Neurofeedback was first used by NASA to prevent and treat seizures and to enhance the performance of their astronauts. Today, it is most well known for its success with ADHD.

New protocols developed over the past two years have greatly enhanced neurofeedback’s effectiveness with conditions of extreme over-arousal such as autism, cerebral palsy and childhood bipolar disorder. Recent research on neurofeedback for autism spectrum disorder found an 89% success rate, with a 40% reduction in core symptoms after twenty neurofeedback sessions.

How it Works

Neurofeedback provides the brain with information about its performance by reading brainwaves through sensors pasted on the scalp, feeding that information through a computer program and giving it back to the individual in the form of a video game that responds to the client’s brainwave activity. The brain is receptive to this reward-based learning process and each individual is challenged at his or her own level.

The neurofeedback practitioner works with the client to find the brain state where the client feels the most comfortable--alert, mentally and emotionally calm and physically relaxed. The response to this training process is often quick and profound. With adequate reinforcement the effect can last a lifetime.

Neurofeedback can be successful with such a wide range of conditions because the brain is the central control mechanism of the nervous system. If you impact the function of the brain, you can impact everything from sensory processing, to behavioral and emotional control, sleep, pain perception and learning. Many of our clients are able to avoid, reduce or eliminate medication.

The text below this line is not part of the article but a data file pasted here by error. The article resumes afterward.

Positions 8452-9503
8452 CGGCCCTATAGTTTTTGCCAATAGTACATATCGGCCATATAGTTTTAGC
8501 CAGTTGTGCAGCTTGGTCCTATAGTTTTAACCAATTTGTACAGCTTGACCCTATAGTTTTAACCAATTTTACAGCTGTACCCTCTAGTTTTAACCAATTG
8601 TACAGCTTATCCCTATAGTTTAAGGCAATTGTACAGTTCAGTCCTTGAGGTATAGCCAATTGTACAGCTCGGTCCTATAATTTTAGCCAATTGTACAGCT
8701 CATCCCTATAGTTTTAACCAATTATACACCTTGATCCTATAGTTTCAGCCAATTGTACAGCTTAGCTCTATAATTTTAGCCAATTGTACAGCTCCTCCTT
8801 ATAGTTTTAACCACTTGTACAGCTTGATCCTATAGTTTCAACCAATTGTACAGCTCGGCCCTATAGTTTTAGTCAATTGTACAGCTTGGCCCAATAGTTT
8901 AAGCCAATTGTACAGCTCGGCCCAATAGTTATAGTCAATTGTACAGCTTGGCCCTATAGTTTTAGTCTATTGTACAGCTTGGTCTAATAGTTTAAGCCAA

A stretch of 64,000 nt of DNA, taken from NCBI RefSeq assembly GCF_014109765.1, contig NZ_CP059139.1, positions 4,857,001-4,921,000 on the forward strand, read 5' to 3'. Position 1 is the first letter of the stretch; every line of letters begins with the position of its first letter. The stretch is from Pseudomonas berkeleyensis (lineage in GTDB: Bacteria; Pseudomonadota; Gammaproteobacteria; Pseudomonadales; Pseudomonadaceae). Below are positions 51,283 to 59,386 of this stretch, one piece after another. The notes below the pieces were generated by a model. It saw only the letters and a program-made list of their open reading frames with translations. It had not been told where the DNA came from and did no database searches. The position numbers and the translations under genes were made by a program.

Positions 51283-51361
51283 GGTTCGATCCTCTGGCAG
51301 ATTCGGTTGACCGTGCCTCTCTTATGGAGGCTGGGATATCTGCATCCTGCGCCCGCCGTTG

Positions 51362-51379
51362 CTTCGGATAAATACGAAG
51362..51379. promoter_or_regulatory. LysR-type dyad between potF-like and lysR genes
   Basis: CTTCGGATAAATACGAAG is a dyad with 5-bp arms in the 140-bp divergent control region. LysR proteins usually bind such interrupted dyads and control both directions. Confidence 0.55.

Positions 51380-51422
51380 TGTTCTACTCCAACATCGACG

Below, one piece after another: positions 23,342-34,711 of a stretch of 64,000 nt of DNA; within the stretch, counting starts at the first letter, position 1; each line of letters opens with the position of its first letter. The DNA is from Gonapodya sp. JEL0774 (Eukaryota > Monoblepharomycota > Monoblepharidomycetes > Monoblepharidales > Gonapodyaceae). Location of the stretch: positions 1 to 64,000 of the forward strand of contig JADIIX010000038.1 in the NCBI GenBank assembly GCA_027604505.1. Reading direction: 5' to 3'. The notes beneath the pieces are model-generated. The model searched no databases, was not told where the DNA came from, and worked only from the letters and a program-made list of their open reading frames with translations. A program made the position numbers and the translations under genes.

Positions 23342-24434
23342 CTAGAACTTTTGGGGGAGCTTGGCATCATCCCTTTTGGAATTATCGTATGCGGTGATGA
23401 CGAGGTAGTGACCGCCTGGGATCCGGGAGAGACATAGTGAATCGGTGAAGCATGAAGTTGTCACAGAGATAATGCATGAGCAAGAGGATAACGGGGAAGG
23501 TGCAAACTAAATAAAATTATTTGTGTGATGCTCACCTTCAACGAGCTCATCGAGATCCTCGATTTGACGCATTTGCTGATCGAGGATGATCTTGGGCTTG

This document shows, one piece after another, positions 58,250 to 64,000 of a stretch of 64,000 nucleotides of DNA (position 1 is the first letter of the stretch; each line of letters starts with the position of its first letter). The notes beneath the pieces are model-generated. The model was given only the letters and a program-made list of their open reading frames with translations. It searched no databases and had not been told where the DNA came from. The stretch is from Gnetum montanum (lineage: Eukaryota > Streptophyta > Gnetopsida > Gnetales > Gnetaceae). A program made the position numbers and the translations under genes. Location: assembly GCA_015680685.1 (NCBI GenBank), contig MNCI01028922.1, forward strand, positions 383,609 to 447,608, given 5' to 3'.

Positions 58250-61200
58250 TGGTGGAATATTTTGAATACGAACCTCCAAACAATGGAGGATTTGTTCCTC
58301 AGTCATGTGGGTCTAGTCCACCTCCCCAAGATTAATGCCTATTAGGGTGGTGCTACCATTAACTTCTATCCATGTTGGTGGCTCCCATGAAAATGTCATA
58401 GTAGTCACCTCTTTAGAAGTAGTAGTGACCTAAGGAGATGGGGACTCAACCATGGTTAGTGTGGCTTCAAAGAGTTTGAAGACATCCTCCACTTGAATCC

Syracuse Neurofeedback was founded by Anne and Barry Bates in 2001. Anne, a Psychiatric Nurse Practitioner concerned about the side effects of psychiatric medications, was eager to offer a health care approach which targets the underlying cause of psychiatric illness without relying on medication. Barry Bates operates Syracuse Neurofeedback and can be reached at 315-492-3789. Priscilla Young, the author of this article, is a neurofeedback provider with Syracuse Neurofeedback and runs her own practice in Cortland County. She can be reached at 315-350-8816 and 607-842-6590. For more information go to

A young neurofeedback client enjoys playing a neurofeedback game. The video game responds to changes in brainwave activity and the brain responds to the messages it receives from the game, changing its activity to maintain success in the game, thus exercising regulatory control of brain function. Since starting neurofeedback three and a half months ago, she has made rapid progress in verbal development, entering and passing through the “Why?” stage. She began kindergarten this week, having gained age appropriate language skills. No longer such a quiet little girl, she is now outgoing and confident. She and her brother have a genetic condition, called Fragile X Syndrome, which causes a more severe impairment in males. Her six-year-old brother entered an oral stage after beginning neurofeedback, putting objects in his mouth and chewing on them. Last week he said his first word, “Mom.”